The Netherlands threatens Google with one million Euro fine

The Netherlands threatens Google with one million Euro fine

Google has captured and collected the addresses and locations of 3.6 million wireless routers in the Netherlands between 2008 and 2010, without the user’s knowledge.

The data from open wi-fi networks was gathered while Google Street View cars roamed the Netherlands from 2008 – 2010 taking photographs.

Information about the location of those wi-fi networks was intended to be used to improve the location finding ability of Street View and other Google services.

The Dutch Personal Data Protection Board finds that Google should inform the Wi-Fi routers users to give them the chance to oppose the processing of this data and to destroy the information. If Google does not, then the CBP imposes a fine of up to 1 million Euros, announced the College on Tuesday.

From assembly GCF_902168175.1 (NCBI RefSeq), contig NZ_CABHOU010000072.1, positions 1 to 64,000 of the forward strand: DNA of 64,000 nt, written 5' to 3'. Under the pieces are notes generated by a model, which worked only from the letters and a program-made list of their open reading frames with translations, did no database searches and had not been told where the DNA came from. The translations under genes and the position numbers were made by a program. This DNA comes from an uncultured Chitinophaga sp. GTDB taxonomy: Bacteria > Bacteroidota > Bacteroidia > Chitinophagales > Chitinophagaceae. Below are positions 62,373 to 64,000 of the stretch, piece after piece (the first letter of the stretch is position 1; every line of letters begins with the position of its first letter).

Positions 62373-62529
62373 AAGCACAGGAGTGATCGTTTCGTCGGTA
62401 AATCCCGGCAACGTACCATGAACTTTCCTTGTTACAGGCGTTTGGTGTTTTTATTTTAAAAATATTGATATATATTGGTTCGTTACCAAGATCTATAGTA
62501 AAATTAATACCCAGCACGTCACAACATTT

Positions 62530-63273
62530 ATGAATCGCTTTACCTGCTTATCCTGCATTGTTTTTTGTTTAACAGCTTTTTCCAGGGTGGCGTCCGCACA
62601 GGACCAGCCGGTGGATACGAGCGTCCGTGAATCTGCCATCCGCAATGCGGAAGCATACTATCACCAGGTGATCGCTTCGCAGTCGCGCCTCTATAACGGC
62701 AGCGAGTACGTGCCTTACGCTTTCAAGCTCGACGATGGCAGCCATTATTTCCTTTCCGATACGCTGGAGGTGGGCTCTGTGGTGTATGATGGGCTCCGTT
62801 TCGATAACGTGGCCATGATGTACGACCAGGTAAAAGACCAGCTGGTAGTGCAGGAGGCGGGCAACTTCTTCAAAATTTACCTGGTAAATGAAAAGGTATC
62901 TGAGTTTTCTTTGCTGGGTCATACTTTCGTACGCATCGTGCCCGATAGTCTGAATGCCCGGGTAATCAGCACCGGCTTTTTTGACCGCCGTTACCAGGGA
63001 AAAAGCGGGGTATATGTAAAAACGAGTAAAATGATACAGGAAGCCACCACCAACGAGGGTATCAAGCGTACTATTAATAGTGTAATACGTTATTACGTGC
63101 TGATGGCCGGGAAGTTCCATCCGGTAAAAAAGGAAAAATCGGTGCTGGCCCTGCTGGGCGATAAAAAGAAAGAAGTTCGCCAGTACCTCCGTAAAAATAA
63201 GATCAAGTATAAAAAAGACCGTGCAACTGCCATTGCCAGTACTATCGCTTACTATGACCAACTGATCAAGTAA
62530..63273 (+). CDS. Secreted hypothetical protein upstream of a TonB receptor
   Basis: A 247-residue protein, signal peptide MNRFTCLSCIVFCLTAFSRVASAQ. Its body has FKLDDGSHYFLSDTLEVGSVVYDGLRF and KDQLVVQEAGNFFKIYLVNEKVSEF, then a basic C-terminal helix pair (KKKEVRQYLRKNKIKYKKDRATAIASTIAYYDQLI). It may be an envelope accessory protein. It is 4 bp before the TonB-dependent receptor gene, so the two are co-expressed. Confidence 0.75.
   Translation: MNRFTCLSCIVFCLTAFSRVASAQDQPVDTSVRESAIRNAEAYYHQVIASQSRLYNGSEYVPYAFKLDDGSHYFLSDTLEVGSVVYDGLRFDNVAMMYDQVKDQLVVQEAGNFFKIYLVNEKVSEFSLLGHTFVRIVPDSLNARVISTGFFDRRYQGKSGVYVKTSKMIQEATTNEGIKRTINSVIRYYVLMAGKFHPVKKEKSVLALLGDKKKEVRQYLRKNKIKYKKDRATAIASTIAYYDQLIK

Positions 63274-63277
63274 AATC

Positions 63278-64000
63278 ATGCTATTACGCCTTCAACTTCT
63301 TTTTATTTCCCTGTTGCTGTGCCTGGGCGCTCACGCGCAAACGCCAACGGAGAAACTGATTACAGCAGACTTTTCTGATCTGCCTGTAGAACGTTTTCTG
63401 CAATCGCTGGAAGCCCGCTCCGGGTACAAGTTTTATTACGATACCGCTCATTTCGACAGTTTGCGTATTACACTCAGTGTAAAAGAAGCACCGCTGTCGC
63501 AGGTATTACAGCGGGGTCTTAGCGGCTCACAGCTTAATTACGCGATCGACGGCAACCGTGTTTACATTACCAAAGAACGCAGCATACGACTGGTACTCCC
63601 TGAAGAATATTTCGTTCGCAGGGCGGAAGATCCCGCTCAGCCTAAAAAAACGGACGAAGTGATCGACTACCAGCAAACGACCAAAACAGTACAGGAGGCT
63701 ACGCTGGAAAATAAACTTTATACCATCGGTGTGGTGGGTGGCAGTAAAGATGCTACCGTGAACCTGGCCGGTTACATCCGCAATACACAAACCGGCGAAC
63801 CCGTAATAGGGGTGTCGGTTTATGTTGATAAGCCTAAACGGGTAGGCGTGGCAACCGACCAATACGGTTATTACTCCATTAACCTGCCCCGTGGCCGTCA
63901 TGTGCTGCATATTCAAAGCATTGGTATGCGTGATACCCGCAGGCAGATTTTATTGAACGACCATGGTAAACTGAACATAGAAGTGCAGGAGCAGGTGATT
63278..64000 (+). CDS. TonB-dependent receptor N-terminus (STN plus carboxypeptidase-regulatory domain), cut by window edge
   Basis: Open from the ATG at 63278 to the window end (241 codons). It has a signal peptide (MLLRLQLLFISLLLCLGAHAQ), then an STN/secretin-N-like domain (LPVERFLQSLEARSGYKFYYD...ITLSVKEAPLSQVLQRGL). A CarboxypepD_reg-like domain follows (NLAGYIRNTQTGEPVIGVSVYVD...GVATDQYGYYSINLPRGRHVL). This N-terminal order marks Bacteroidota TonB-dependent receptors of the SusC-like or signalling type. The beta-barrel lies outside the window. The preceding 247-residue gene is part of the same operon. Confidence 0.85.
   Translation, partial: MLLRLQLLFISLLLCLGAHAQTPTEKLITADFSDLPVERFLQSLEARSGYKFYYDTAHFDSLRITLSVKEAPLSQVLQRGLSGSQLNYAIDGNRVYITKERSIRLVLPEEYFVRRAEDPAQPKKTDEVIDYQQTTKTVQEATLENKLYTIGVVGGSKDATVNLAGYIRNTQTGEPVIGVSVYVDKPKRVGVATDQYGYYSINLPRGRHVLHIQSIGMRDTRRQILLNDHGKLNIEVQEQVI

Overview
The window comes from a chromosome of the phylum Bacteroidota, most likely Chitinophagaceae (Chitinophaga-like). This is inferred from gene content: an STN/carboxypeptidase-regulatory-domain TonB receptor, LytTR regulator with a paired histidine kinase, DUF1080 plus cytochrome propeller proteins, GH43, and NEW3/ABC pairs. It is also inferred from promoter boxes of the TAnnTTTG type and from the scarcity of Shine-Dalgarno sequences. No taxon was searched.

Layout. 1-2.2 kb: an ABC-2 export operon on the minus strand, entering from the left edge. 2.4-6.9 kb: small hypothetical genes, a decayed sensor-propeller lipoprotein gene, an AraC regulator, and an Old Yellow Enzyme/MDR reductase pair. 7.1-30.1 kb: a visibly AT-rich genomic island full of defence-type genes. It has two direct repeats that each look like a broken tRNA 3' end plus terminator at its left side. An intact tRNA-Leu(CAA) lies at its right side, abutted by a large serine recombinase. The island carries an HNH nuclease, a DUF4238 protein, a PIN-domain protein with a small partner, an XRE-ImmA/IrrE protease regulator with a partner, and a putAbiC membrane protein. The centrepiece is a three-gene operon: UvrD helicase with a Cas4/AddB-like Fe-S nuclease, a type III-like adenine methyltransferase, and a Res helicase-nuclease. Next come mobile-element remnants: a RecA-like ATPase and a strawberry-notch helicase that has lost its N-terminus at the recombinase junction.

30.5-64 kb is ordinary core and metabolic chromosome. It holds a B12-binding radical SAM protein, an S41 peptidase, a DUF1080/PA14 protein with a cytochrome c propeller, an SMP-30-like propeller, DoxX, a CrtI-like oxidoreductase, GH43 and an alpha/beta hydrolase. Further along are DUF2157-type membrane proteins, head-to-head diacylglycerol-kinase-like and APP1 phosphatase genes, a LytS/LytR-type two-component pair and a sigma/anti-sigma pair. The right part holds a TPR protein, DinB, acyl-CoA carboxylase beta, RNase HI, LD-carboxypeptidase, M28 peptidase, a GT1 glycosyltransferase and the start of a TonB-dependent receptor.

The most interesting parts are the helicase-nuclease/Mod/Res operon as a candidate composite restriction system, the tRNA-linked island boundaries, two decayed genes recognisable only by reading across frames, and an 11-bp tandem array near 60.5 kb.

The addresses (MAC addresses) of routers and their locations have been collected without the knowledge of users. These addresses are combined with their location data, according to CBP, because they can provide information about the owner of the wifi router. Google gathered information from secured and unsecured routers.

In a statement, Google’s, wrote: “We are profoundly sorry for having mistakenly collected payload data from unencrypted wi-fi networks.”

Google recently has been hit with a fine by France’s privacy watchdog CNIL over the personal data it mistakenly gathered when setting up Street View.

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